Bridge Constructor Portal — ClockStone’s mashup of the Bridge Constructor and Portal franchises — is an entertaining and addictively challenging engineering puzzle game. But is the Nintendo Switch the best way to play it?

The Bridge Constructor series began life as a Windows PC game in 2011. Although it has changed a bit with each new version, gameplay generally focuses on the construction of bridges that allow one or more vehicles to cross a ravine, valley, etc. That remains the focus here, but with some wonderfully fun (and comical) Portal elements thrown in.

The biggest of these, of course, are the portals themselves. It’s no longer enough to build a bridge from A to B, Bridge Constructor Portal tasks you with getting from A to B to below A to back up B and eventually on to C, or something of the sort, making sure to open the door and avoid the laser turrets along the way.

All of this takes place within the test chambers of the Aperture Science Enrichment Center. You’re a new employee, and the job is not kind to you. GLaDOS from the Portal series serves as your trainer/supervisor, and she (it?) seems more interested in berating you than helping you along. Challenges are presented under the assumption that you’ll fail, and your successes are met with the type of backhanded compliments you’d expect from the night manager at a Taco Bell who can’t see a way out.

The puzzles themselves mainly consist of attaching struts and suspension cables to the few anchor points you’re provided on each level. Struts are then converted into roads so test vehicles can drive across to reach the goal. Bridges aren’t enough, however, as most of the 60 levels will require access to portals that warp the vehicles around the screen. Note that unlike with the Portal games, your goal here is strictly to access the portals, not to place them strategically to solve the puzzles.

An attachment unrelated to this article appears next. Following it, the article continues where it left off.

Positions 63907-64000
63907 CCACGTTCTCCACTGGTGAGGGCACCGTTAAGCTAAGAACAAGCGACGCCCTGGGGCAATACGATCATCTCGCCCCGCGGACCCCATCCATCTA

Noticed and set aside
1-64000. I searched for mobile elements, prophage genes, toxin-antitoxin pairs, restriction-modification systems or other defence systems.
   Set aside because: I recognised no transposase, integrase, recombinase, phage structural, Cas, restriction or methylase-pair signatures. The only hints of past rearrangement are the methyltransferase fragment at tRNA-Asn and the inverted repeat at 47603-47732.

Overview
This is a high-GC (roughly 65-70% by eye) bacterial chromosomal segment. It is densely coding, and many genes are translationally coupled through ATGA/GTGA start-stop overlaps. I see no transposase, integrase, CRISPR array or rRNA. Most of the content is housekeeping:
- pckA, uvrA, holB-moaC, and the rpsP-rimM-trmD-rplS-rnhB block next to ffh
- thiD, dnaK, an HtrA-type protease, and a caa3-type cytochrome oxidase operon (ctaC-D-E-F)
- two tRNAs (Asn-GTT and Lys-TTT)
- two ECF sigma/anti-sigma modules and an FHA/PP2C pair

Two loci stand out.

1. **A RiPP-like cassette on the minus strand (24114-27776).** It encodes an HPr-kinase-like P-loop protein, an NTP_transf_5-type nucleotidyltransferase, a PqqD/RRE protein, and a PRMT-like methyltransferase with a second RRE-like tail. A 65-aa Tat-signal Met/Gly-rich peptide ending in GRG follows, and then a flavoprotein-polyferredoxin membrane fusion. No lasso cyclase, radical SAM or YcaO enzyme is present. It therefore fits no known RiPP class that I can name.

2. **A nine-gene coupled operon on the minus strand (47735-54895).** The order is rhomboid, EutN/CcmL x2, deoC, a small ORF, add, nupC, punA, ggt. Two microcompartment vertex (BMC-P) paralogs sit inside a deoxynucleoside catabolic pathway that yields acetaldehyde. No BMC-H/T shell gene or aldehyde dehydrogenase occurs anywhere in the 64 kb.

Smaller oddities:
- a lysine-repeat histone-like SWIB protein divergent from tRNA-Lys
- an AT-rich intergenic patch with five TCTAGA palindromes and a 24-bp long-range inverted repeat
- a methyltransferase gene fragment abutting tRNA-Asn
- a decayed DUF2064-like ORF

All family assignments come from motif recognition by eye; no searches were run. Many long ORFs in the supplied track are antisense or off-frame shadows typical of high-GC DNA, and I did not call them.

It gets complicated quite quickly. Within the first 10 levels, for example, you’ll be faced with guiding a vehicle over a button that releases a crate which must come to rest on top of another button that opens the gate to the end point. Along the way, the test vehicle(s) must gain enough speed to launch off a ramp into the open gate, but if you gain too much speed you’ll just crash into the ceiling.

And then come the laser fields, emancipation grills, and robot sentries.

Bridge Constructor Portal does provide you with the basics of bridge construction, but a degree in mechanical engineering is hardly necessary. You can test your structures to see if they’re sound (struts and cables under too much stress will be highlighted in red), and there’s no limit to the number construction elements you can use. Rather, Aperture Labs just tells you how much money you wasted. Or maybe I just continually wasted too much money (I majored in English, after all). Once your constructions are complete, you send one vehicle through to test it. If that goes well, try sending the full convoy to complete the level with a better rating.

By about mid-game, Bridge Constructor Portal is done presenting you with new elements and obstacles. It then shifts focus to increasing the challenge, and this game does get quite challenging.

It never feels unfair, however, and all puzzles can be solved with some trial and error once you figure out what to do.

The fact that each level can be overcome in about 15 minutes or less makes Bridge Constructor Portal great for portable gaming on your Nintendo Switch. On the go, the convenient touch controls carry over from the mobile version (tap and drag to place your struts, zoom in for precise placement, etc.). Docked mode, however, is a bit more cumbersome. The L stick is used to select your anchor point and place your strut or cable, with buttons used to drop it, convert it, destroy it, etc. It gets pretty tricky when placing more intricate structures on the later levels.

All that considered, it’s easy for me to recommend Bridge Constructor Portal to any Switch owner who enjoys physics-based puzzle games and some good, snarky comedy. However, since it’s best played in portable mode, consider going with the less expensive iOS or Android version if that option’s available to you.